You’ll need mid-ranking Excite trim if you’re to enjoy 16in diamond-cut alloy wheels instead of 14in steelies, reverse parking sensors and a sharp new 8.0in touchscreen (without navigation, but with Apple CarPlay and a DAB radio), and only Exclusive comes with part-leather sports seats.
The infotainment display is sleekly integrated into the dashboard (although it still sits awkwardly below your eye line) and, in fact, the entire interior is more credible than you might expect both in terms of materials and fit. Along with exterior design tweaks, chief among them the adoption of a larger, chromed-rimmed grille, the 3 cuts an attractive figure.
What's it like?
Indeed, although the cars are now built entirely by SAIC Motor in China, the original design was British-conceived and remains handsome by the standards of the segment. The most noticeable tweak is the way the headlights (equipped with DRLs) are integrated into the grille, as you’ll also find in everything from a BMW 5 Series to the new Mazda 6.
Out on the road, it quickly becomes clear that MG’s naturally aspirated 1.5-litre DOHC engine, which retains its previous power and torque outputs, has a conspicuous lack of performance. It is, alas, the only engine in the range.
Not only is pick-up exasperatingly blunt, but the delivery is faintly uneven, and in a straight line progress often feels every bit as lethargic as the 10.4sec haul to 60mph suggests, if not more so. It drives through a five-speed manual gearbox that’s accurate enough but just a bit woolly.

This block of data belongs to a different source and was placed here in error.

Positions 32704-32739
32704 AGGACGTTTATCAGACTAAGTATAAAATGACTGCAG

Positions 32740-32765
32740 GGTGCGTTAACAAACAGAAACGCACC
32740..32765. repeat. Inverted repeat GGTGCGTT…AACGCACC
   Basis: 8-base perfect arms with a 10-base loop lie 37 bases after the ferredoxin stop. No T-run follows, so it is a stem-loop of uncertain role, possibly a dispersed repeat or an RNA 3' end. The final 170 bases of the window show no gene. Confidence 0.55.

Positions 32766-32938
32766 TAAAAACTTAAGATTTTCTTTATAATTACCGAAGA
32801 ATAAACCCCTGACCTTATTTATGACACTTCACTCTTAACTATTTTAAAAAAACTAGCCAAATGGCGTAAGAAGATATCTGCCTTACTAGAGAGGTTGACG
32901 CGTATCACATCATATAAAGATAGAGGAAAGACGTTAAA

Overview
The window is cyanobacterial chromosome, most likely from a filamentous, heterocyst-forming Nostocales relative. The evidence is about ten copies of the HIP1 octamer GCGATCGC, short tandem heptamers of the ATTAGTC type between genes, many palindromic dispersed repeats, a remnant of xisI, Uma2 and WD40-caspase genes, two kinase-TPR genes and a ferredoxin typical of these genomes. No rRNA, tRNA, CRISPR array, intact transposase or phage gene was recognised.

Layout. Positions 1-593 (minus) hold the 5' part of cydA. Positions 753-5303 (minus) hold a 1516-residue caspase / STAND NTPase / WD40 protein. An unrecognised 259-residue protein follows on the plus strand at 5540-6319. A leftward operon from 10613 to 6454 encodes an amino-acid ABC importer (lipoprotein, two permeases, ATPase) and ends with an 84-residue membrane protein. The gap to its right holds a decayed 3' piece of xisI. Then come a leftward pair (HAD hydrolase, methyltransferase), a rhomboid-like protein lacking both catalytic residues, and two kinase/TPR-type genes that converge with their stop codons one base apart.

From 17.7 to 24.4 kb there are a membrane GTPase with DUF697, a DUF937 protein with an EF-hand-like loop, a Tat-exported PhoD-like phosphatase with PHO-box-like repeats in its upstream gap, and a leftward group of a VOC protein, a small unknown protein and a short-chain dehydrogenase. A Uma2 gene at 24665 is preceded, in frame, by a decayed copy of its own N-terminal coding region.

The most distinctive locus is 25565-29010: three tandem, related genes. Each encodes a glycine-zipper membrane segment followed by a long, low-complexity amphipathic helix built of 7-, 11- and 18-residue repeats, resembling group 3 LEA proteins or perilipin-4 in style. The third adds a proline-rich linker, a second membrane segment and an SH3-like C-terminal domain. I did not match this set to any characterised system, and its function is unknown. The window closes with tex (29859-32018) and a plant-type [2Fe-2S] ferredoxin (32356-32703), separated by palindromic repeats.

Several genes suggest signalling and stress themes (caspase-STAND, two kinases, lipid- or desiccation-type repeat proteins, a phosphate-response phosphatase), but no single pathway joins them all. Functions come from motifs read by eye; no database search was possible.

Elsewhere, this is a surprisingly impressive package. The steering column lacks telescopic adjustment but there’s satisfactory weight and accuracy in the driving controls, the sports seats are well bolstered and this European-spec chassis — firmer than that for the domestic Chinese market — tackles a British B-road with pleasing relish.
With no major mechanical alterations, the 3 still uses MacPherson struts at the front with a torsion beam rear, and body control is tight and grip good. There’s a pervasive fidget largely absent from most of the established players, but the fact that a 3 will gently rotate through corners with a well-timed lift of the throttle shows its heart is in the right place — at least far as Autocar readers are likely to be concerned.
In the end, the chassis isn’t a dynamic match for that of a Fiesta, although there’s a likeable sparkle common to both. The Chinese car is also creditably capacious both in terms of passenger space and luggage capacity, but can’t quite compete with Dacia’s Sandero on the latter.